When an Indiana judge signs the final order in a divorce proceeding, most parties assume that the order is final. Life is uncertain however, and a person’s financial or living circumstances may change substantially after the proceeding has been completed. The existing child support and custody order may not suit the parents’ or the child’s needs. People in these circumstances often wonder whether the existing order can be modified. The answer is a qualified “yes.” The qualifications can be found in the Indiana statutes in the section called “Modification of child custody order.”
The person requesting a modification to the existing order must bring a written motion before the court having jurisdiction over the divorce. That judge usually sits in the county where the divorce proceeding occurred. The motion must state that the requested modification is in the best interests of the child and that there has been a substantial change in the circumstances affecting the child. The court is authorized to consider a number of factors in making this decision, including:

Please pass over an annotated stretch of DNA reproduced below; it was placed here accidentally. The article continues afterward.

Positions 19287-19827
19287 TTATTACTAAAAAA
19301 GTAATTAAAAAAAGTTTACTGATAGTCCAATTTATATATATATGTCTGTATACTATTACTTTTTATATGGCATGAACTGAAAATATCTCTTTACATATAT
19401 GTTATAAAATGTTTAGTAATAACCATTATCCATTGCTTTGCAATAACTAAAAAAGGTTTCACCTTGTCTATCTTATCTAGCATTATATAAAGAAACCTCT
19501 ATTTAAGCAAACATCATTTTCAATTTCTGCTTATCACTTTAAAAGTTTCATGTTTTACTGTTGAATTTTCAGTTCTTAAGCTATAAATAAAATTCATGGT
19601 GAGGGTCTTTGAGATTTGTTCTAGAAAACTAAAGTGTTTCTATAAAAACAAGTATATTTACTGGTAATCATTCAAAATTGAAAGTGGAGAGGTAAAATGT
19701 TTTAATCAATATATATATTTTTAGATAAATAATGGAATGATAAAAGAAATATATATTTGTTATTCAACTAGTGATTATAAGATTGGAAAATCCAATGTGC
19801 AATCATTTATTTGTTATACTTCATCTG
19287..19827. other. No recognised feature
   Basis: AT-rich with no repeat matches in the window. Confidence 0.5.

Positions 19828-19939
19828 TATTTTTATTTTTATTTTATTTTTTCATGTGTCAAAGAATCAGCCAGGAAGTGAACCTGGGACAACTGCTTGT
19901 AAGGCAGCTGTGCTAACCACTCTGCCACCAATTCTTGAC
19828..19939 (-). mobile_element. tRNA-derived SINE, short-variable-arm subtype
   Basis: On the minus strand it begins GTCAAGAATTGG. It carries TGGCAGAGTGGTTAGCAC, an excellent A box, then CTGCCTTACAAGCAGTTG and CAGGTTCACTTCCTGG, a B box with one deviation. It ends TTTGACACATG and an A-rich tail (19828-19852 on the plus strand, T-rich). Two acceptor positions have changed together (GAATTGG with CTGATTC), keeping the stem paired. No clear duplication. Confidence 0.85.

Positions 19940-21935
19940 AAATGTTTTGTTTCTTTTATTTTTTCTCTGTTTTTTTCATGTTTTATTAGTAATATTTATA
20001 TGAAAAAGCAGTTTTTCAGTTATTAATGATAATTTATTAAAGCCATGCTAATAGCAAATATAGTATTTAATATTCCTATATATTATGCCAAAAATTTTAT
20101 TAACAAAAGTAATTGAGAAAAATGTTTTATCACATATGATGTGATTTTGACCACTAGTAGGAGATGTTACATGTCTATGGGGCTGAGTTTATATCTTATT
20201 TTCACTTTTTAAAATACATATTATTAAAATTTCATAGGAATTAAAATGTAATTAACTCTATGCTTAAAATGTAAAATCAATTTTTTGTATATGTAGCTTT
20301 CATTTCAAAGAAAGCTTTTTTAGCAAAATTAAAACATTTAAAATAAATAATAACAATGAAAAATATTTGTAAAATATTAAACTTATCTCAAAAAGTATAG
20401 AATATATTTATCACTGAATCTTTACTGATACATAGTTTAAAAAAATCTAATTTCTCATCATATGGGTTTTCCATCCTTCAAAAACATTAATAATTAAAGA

- The age and gender of the child
- The wishes of the child’s parents as expressed in their filings with the court
- The wishes of the child, with more weight given to those wishes if the child is older than 14
- The child relationships with each parent, with their siblings and others who may affect the child’s best interests
- The child’s relationships to their home, school and community
- The mental and physical health of all persons involved
- Any domestic or family abuse by either parent
The court is not permitted to hear any evidence from the period between the previous custody proceeding unless the evidence concerns a change in the factors relating to the best interests of the child.
The parent bringing such a motion should be prepared to present extensive and persuasive evidence that proves (or disproves) the existence of substantially changed circumstances. An experienced family law attorney can provide significant assistance in assembling and presenting such evidence. In addition, just because you may petition the Court to modify, does not mean that you have to end up in Court to obtain a modification. An experienced family law attorney can help you negotiate an out of court resolution, that is often times, better than what you may obtain in Court, and certainly much less costly.